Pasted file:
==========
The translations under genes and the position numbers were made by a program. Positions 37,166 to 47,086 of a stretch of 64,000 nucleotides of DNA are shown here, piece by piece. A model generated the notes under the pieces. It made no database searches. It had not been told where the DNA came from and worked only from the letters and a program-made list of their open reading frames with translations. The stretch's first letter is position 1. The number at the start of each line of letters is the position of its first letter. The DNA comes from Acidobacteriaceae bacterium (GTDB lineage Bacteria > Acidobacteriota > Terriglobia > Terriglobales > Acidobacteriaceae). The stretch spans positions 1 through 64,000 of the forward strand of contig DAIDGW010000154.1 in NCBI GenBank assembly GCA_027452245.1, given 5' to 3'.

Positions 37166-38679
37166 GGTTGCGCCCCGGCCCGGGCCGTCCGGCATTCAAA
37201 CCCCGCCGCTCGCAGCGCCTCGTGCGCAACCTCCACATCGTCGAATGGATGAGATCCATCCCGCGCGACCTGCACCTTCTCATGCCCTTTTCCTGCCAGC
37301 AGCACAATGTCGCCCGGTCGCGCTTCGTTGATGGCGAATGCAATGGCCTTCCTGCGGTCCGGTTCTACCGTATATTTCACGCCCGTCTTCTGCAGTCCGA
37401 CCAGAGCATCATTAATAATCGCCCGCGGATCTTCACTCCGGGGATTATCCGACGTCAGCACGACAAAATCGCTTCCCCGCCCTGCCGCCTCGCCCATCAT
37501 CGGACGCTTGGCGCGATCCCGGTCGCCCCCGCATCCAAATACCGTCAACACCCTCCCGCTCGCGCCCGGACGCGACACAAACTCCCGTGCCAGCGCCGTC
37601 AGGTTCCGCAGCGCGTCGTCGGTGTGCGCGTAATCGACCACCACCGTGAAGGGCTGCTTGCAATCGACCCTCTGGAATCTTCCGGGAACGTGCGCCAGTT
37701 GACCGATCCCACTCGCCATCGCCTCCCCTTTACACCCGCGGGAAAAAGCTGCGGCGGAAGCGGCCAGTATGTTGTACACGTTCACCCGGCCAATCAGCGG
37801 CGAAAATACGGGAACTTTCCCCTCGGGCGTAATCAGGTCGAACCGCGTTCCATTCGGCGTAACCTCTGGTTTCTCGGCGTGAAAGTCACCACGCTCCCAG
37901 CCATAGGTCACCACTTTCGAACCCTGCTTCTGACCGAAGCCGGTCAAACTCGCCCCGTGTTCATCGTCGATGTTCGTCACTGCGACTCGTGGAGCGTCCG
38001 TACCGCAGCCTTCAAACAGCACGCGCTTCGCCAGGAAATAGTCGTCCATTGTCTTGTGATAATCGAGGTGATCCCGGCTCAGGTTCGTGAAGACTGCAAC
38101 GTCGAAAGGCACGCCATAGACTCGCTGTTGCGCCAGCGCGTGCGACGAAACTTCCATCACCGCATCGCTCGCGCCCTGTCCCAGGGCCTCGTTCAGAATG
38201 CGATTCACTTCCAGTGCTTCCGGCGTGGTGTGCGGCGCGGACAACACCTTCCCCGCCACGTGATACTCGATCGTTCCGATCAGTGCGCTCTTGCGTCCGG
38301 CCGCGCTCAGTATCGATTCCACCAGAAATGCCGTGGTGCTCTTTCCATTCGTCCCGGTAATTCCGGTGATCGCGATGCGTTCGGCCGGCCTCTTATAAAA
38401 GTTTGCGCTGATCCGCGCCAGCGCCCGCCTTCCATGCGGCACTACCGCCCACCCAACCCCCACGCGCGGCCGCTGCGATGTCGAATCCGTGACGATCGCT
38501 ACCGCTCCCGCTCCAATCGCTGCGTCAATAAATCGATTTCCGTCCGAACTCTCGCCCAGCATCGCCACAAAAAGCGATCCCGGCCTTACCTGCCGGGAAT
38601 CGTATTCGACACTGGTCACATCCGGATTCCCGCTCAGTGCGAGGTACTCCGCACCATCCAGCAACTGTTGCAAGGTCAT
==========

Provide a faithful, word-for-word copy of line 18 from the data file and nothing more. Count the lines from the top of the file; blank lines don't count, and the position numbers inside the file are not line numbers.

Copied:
38601 CGTATTCGACACTGGTCACATCCGGATTCCCGCTCAGTGCGAGGTACTCCGCACCATCCAGCAACTGTTGCAAGGTCAT